All this puts an inordinate strain on a pancreas that has a predetermined limit to the amount of enzymes it can make over its lifetime. This is one of the important reasons digestive enzymes are added to the ABC Diet. A dogs body slowly loses its ability to make digestive enzymes as it ages. 



The low fat diet dog foods refer to calories as though they all have the same value. They focus on the number rather than the quality. Surely there is a big difference between 500 calories of quality meat and fat versus 500 calories of grain or potato, especially in the way a dogs body reacts to them. When there is a balanced supply of protein, fat and carbohydrates the dog experiences fully satisfying nutrition and a feeling of satiation, of feeling full, that fat provides; something low fat, high carb foods do not do.

Research shows that dogs on higher fat and lower carbs diets, like the ABC Diet, have more energy and lower steady blood glucose levels than they do on high carb low fat diets. [1] This increases the dogs inclination to exercise due to feeling completely nourished by the healthy levels of protein and fat; and the benefits of exercise for weight loss and overall health are well known. [6]

The fat in an the ABC Diet does not trigger the pancreas to secrete insulin at all - not one bit, so the dietary fat (the fat in the food) is converted to glucose in an even, satisfying way and the dog does not experience hunger pangs from an insulin induced sugar crash, as they do on a low fat, high carb diet. [1]

The amount of carbohydrates in the ABC Diet are much less than in a low fat diet food, and they are low glycemic carbs, with insoluble fiber, and resistant starch, a percentage of which is not absorbed into the blood stream and continues into the colon where is feeds the beneficial bacteria that is essential to maintain a healthy system. These have begun to be referred to as POSTbiotics which join the already familiar PREbiotics and PRObiotics as crucial in maintaining the healthy functioning of the entire digestive system which includes as many as 100 trillion bacteria.

An added benefit of the ABC Diet, once the dog has achieved its optimum weight, is it can easily be maintained going forward because the ABC Diet is an extremely healthy, completely balanced nutritious food designed for all life stages. You need only adjust the amount you feed as the age and activity levels change from season to season and year to year.

Finally the ABC Diet results in smaller firmer stools which are the sign of a healthy, balanced, appropriate diet.

A simple method to judge your dogs ideal weight is to put your hands of both sides of your dogs rib cage, you should be able to feel the ribs but, standing about six feet away, not be able to see them.

Written by Richard Darlington March 7, 2023


PREbiotics - Necessary food to nourish the beneficial gut bacteria. Ideally it is a long chain prebiotic (like those used in the ABC Diet) so it feeds the good bacteria and not the Candida Albicans and other potentially harmful bacteria.

PRObiotics - The beneficial bacteria in the gut that performs numerous essential functions without which the organism would not survive. A healthy colony can be as much as 100 trillion bacteria in the gut. Ten times more than the number of cells in the body.

POSTbiotics - Fairly recent term to describe the beneficial effect that certain carbohydrates with insoluble fiber, like peas, and highly resistant starch like Tapioca have on the system when they arrive in the colon undigested where they ferment and feed the beneficial bacteria there. The bacteria extract the available nutrients and return excess moisture to the system which results in a firm stool.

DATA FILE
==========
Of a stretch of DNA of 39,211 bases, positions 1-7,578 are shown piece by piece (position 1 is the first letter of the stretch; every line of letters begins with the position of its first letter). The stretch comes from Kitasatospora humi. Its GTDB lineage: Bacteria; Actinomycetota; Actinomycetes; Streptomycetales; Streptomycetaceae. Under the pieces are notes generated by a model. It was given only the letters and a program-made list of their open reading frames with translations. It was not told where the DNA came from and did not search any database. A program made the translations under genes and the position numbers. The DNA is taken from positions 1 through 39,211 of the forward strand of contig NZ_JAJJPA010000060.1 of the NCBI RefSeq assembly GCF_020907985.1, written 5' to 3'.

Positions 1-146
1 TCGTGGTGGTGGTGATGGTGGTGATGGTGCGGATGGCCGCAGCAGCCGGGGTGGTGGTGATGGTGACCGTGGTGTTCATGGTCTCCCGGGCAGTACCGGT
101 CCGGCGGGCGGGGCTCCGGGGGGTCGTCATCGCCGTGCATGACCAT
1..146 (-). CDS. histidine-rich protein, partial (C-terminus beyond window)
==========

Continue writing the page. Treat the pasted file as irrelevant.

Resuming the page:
Gluconeogenesis - A trait most predominant in carnivores who are designed to eat predominantly meat and fat, by which they convert fat into glucose for the body to use as energy. Omnivores, like people, usually convert carbohydrates into glucose.

Digestive Enzymes - Enzymes used to break down the protein, fat, and carbohydrates in food to where the body can absorb them. They supplement the digestive enzymes made by the dogs pancreas which basically has a limited lifetime capacity that will eventually be depleted.

Leaky Gut - A condition where the cells that line the inside of the small intestine (Enterocytes) become damaged and allow fecal matter, including the yeast/fungus Candida Albicans to get through the damaged joints into the blood stream.

Systemic Candida - The result of the yeast/fungus Candida albicans leaking out of the gut into the blood stream where, fed by the carbohydrates in Most dog foods is grows and causes a wide variety of skin problems, itching, and misery for the dog.

Insoluble Fiber - The ability of some carbohydrates to survive the digestion process and get to the colon where they ferment and provided energy for the beneficial bacteria there.

Highly Resistant Starch - The ability of some starch to resist digestion and get to the colon where they feed the beneficial bacteria and support essential biologic functions.

High & Low Glycemic - The speed at which a carbohydrate is turned into Glucose. The high glycemic carbs cause the blood sugar levels to spike which then requires the pancreas to secrete insulin to remove the excess blood sugar and store it as fat. Low glycemic carbs do not spike the blood sugar levels and do not cause the pancreas to release insulin into the system.

The ABC Diet - A diet where the calories of Protein, Fat, and Carbs are evenly balanced between each other and additional supplements are added to create a highly effective, healthy way for a dog to regain its optimal weight and maintain it.


HEALING LEAKY GUT SYNDROME IN DOGS https://brothersdogfood.com/blogs/blog/healing-leaky-gut-syndrome-in-dogs

Leaky Gut Syndrome in Dogs https://brothersdogfood.com/blogs/blog/leaky-gut-in-dogs

FOOD ALLERGIES Caused by Leaky Gut 


Probiotics and Beneficial Bacteria in Dog Food






[1] Less is more? Ultra-low carbohydrate diet and working dogs' performance


[2] Altered Immunity & Leaky Gut Syndrome

Dr Zoltan P Rona MD, MAc



In vitro fermentation and prebiotic potential of pigeon pea (Cajanus cajan (L.) Millsp.) flour


[4] Dogs Naturally Magazine


[5] Wiley Online Library

Cassava-enriched diet is not diabetogenic rather it aggravates diabetes in rats.


 [6] Dog Food Advisor

Are High Protein diets good for overweight dogs?


 Dog Food Advisor

Best Dog Foods for Weight Loss


 Dog Food Advisor

Best Dog Foods for Allergy